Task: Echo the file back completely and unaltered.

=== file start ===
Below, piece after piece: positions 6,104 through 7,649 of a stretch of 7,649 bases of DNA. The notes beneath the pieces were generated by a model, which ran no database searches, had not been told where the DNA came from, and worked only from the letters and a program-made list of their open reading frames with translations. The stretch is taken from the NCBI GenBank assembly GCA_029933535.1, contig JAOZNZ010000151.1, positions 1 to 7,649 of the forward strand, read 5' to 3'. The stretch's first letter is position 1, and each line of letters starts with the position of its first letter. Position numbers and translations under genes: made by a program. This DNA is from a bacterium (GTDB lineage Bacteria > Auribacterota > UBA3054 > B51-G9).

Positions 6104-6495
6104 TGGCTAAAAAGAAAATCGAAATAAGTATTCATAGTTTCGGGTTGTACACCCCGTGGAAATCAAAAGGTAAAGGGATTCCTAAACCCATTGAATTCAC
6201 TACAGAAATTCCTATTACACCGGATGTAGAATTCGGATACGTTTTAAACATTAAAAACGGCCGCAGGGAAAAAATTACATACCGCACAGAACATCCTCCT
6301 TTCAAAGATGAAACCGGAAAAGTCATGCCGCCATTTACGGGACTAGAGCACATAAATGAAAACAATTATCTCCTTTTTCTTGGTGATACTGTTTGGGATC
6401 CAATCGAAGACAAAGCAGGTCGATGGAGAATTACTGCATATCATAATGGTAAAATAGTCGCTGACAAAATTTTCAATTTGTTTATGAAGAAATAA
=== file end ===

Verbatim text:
Below, piece after piece: positions 6,104 through 7,649 of a stretch of 7,649 bases of DNA. The notes beneath the pieces were generated by a model, which ran no database searches, had not been told where the DNA came from, and worked only from the letters and a program-made list of their open reading frames with translations. The stretch is taken from the NCBI GenBank assembly GCA_029933535.1, contig JAOZNZ010000151.1, positions 1 to 7,649 of the forward strand, read 5' to 3'. The stretch's first letter is position 1, and each line of letters starts with the position of its first letter. Position numbers and translations under genes: made by a program. This DNA is from a bacterium (GTDB lineage Bacteria > Auribacterota > UBA3054 > B51-G9).

Positions 6104-6495
6104 TGGCTAAAAAGAAAATCGAAATAAGTATTCATAGTTTCGGGTTGTACACCCCGTGGAAATCAAAAGGTAAAGGGATTCCTAAACCCATTGAATTCAC
6201 TACAGAAATTCCTATTACACCGGATGTAGAATTCGGATACGTTTTAAACATTAAAAACGGCCGCAGGGAAAAAATTACATACCGCACAGAACATCCTCCT
6301 TTCAAAGATGAAACCGGAAAAGTCATGCCGCCATTTACGGGACTAGAGCACATAAATGAAAACAATTATCTCCTTTTTCTTGGTGATACTGTTTGGGATC
6401 CAATCGAAGACAAAGCAGGTCGATGGAGAATTACTGCATATCATAATGGTAAAATAGTCGCTGACAAAATTTTCAATTTGTTTATGAAGAAATAA